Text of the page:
Some centrist and reformist politicians, such as Akbar Hashemi Rafsanjani and Mohammad Khatami, have instituted or advocated policies which have led to conflicts with the current Supreme Leader Ali Khamenei, the Judiciary, and the Islamic Revolutionary Guards Corps. While the hard-line Iranians consider these policies as being opposed to Khomeini's principles, the reformers, especially Mohammad Khatami, claim that they are in exact accordance with Khomeini's style, referring to his constant warnings against extremism, and his views about freedom of speech.

These policies have been viewed by some as having alienated the lower economic classes, allowing wealthy elites to dominate the government, promoting closer relations with the West, and potentially disconnecting Khomeini from the future evolution of the Islamic Republic. Such factors played an important part in the victory of Mahmoud Ahmadinejad, who adheres closely to Khomeini, in the 2005 presidential elections.

Family and descendants

In 1929, Khomeini married the daughter of a cleric in Tehran. They had seven children, though only five survived infancy. His daughters all married into either merchant or clerical families, and both his sons entered into religious life. The elder son, Mostafa, died in 1977 while in exile with his father in Najaf, Iraq. Ahmad, the younger son, died in 1995, under mysterious circumstances.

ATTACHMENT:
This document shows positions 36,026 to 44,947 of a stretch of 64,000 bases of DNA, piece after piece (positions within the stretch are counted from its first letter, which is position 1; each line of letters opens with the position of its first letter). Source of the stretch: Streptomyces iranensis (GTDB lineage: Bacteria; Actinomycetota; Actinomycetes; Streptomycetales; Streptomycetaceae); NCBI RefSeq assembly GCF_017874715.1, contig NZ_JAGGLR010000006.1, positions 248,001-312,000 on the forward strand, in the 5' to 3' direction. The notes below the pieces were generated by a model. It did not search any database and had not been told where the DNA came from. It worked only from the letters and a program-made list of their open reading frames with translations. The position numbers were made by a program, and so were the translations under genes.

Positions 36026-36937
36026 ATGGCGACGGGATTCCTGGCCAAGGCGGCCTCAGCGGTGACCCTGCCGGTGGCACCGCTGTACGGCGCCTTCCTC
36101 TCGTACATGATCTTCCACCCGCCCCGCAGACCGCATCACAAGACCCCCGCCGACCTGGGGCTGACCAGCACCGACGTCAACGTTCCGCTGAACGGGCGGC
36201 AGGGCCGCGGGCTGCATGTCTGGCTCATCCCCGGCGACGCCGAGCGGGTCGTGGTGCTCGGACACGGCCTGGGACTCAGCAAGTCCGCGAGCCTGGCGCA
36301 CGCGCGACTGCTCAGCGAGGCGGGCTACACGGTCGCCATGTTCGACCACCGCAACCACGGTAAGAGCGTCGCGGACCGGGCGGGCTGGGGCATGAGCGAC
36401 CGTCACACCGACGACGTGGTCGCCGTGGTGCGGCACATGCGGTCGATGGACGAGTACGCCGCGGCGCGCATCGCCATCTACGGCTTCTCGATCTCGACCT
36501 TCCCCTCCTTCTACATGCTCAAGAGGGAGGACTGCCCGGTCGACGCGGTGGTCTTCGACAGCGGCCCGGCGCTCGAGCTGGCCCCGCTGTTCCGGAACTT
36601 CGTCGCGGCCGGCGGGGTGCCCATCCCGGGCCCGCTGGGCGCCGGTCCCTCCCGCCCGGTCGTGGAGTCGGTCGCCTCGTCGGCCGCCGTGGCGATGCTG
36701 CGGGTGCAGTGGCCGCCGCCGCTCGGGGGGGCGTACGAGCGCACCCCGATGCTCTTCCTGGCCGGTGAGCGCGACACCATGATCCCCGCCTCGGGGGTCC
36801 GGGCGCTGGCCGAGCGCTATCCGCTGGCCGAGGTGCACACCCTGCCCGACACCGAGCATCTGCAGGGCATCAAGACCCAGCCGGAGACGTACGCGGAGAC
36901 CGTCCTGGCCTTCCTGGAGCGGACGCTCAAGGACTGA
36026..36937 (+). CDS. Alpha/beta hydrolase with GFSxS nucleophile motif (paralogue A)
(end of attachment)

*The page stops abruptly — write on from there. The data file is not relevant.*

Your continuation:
Khomeini's granddaughter, Zahra Eshraghi, is married to Mohammad Reza Khatami, head of the Islamic Iran Participation Front, the main reformist party in the country, and is considered a pro-reform character herself.

Khomeini's grandson, Hossein, is a high-profile cleric, who is strongly against the system of the Islamic Republic. [1] After the 2003 American-led invasion of Iraq, he relocated to the holy city of Karbala.


This page about Ruhollah Khomeini includes information from a Wikipedia article.
Additional articles about Ruhollah Khomeini
News stories about Ruhollah Khomeini
External links for Ruhollah Khomeini
Videos for Ruhollah Khomeini
Wikis about Ruhollah Khomeini
Discussion Groups about Ruhollah Khomeini
Blogs about Ruhollah Khomeini
Images of Ruhollah Khomeini

[1] After the 2003 American-led invasion of Iraq, he relocated to the holy city of Karbala.
. Khomeini's grandson, Hossein, is a high-profile cleric, who is strongly against the system of the Islamic Republic.
. Khomeini's granddaughter, Zahra Eshraghi, is married to Mohammad Reza Khatami, head of the Islamic Iran Participation Front, the main reformist party in the country, and is considered a pro-reform character herself. He has been awarded honorary degrees from several US and European Universities. Ahmad, the younger son, died in 1995, under mysterious circumstances. Apart from his Nobel Prize, Wałęsa received several other international prizes.